Is April really the cruellest month? Just because T.S. Eliot phrased it so beautifully in The Wasteland doesn’t necessarily make it so.
April is the cruellest month, breeding
Lilacs out of the dead land, mixing
Memory and desire, stirring
Dull roots with spring rain.
I saw my first daffodils of the season today.
I’m in a mood. I can’t quite put my finger on why April is hateful, yet I know it to be true.
The birdsong I usually love strikes me as obnoxious.
The bright spring sun, scalding to the eyes. The alternative, sunglasses, too dark.
At the coffee place, I watch the barrista draw a cute foam face on the latte of the guy in front of me. Do you make funny faces for all the lattes? I ask. Just the special ones, he says.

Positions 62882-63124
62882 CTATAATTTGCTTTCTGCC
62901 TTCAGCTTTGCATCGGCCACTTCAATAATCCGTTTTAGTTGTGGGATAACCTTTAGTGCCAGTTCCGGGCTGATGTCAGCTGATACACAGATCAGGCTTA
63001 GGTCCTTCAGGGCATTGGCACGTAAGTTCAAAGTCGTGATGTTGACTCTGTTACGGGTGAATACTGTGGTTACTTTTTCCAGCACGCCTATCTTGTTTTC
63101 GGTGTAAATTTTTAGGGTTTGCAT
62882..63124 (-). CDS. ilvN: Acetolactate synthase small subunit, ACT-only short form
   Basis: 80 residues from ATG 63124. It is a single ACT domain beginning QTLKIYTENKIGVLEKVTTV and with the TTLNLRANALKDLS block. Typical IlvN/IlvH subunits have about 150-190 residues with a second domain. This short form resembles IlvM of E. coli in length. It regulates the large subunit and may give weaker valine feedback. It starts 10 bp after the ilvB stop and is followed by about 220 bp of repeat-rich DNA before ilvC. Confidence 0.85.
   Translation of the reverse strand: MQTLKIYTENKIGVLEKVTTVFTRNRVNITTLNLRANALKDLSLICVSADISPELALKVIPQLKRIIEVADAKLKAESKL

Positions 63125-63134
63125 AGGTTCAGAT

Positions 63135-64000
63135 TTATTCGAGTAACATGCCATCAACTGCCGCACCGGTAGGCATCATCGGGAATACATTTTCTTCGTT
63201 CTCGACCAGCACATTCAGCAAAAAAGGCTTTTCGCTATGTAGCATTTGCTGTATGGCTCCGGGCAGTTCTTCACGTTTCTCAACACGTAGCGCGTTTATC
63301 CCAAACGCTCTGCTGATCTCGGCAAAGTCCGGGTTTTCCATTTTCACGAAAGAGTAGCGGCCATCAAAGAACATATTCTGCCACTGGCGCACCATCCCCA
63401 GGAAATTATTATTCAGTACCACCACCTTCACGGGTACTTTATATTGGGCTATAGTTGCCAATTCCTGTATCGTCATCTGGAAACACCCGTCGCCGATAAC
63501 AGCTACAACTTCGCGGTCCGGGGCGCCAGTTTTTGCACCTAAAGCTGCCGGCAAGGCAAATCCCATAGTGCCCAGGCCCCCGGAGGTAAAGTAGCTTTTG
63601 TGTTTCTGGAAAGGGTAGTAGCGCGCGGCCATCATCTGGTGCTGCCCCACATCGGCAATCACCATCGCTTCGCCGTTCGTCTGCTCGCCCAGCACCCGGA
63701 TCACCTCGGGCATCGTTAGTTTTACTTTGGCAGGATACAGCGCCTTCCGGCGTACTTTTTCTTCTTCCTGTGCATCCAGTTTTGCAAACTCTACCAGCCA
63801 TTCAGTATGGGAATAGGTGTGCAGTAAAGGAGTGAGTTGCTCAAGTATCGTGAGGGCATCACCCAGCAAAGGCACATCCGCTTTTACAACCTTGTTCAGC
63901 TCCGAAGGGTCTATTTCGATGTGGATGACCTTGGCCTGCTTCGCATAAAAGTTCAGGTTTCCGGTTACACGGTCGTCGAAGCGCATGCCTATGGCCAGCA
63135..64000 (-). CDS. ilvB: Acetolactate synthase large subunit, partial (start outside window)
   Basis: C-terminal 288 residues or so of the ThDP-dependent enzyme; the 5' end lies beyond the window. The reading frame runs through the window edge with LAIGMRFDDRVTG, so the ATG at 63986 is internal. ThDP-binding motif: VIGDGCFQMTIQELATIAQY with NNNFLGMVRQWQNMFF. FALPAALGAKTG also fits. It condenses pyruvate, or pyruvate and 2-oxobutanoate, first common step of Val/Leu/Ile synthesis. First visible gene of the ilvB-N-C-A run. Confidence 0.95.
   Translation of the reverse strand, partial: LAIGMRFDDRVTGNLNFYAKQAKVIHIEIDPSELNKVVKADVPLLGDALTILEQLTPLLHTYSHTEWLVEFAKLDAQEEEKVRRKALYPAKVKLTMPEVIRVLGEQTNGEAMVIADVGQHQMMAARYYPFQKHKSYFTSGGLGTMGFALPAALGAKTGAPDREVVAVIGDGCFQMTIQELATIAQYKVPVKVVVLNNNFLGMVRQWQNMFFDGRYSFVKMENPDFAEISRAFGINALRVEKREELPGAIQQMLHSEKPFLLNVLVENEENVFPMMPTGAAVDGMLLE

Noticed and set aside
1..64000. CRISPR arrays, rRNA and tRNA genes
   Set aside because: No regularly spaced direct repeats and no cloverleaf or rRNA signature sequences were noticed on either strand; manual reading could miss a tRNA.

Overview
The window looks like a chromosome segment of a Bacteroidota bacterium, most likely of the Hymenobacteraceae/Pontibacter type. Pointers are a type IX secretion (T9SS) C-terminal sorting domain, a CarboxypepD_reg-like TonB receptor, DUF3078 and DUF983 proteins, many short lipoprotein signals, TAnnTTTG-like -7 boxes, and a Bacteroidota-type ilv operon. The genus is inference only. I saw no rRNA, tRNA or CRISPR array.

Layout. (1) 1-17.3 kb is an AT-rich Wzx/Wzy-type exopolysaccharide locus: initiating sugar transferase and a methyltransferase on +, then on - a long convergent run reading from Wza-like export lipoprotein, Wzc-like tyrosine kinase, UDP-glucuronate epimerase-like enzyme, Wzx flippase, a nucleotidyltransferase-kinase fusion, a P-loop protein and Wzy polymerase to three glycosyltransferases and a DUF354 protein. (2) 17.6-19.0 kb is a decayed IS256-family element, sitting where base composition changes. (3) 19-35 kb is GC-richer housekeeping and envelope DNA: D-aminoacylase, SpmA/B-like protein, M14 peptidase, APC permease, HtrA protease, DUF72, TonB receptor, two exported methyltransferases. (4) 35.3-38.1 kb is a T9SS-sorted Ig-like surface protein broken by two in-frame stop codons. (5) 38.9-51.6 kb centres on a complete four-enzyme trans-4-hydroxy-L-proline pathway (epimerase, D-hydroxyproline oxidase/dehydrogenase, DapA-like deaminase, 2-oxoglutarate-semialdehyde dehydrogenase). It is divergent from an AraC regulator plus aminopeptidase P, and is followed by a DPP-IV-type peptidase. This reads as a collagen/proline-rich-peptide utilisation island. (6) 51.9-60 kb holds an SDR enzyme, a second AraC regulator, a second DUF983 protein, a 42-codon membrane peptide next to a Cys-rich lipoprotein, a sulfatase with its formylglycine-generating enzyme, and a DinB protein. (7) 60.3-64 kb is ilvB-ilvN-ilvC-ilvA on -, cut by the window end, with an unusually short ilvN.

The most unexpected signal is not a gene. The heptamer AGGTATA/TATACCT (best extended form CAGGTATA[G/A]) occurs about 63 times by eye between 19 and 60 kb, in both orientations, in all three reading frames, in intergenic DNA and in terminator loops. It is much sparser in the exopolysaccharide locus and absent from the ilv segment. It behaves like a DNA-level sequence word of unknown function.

I wait for my latte. Plain old plain old.
It’s that kind of day.
Alice James, that overlooked yet so wise diarist of the nineteenth century, said: “The ancient superstition as to spring and youth being the most joyous periods is pretty well exploded, don’t you think? The one is the most depressing moment of the year, so is the other the most difficult of life.”
Even the luscious yellow of the daffodils. Save it for later, will you? Tomorrow, April might be a peach of a month.